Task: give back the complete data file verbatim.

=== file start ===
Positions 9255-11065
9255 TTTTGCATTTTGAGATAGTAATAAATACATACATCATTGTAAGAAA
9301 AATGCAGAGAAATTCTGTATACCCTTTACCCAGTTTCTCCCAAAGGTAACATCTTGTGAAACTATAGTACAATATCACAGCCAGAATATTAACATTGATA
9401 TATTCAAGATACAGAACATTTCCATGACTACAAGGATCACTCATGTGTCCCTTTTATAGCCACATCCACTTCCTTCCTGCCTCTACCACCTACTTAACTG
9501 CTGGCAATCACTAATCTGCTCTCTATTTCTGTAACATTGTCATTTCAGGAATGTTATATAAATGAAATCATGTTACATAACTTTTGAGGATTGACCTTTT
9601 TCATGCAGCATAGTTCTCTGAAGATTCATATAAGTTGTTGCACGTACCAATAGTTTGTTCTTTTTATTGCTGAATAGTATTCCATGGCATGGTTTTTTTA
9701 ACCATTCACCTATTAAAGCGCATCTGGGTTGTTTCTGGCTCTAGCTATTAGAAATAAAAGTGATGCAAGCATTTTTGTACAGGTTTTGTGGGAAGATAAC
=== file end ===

Positions 9255-11065
9255 TTTTGCATTTTGAGATAGTAATAAATACATACATCATTGTAAGAAA
9301 AATGCAGAGAAATTCTGTATACCCTTTACCCAGTTTCTCCCAAAGGTAACATCTTGTGAAACTATAGTACAATATCACAGCCAGAATATTAACATTGATA
9401 TATTCAAGATACAGAACATTTCCATGACTACAAGGATCACTCATGTGTCCCTTTTATAGCCACATCCACTTCCTTCCTGCCTCTACCACCTACTTAACTG
9501 CTGGCAATCACTAATCTGCTCTCTATTTCTGTAACATTGTCATTTCAGGAATGTTATATAAATGAAATCATGTTACATAACTTTTGAGGATTGACCTTTT
9601 TCATGCAGCATAGTTCTCTGAAGATTCATATAAGTTGTTGCACGTACCAATAGTTTGTTCTTTTTATTGCTGAATAGTATTCCATGGCATGGTTTTTTTA
9701 ACCATTCACCTATTAAAGCGCATCTGGGTTGTTTCTGGCTCTAGCTATTAGAAATAAAAGTGATGCAAGCATTTTTGTACAGGTTTTGTGGGAAGATAAC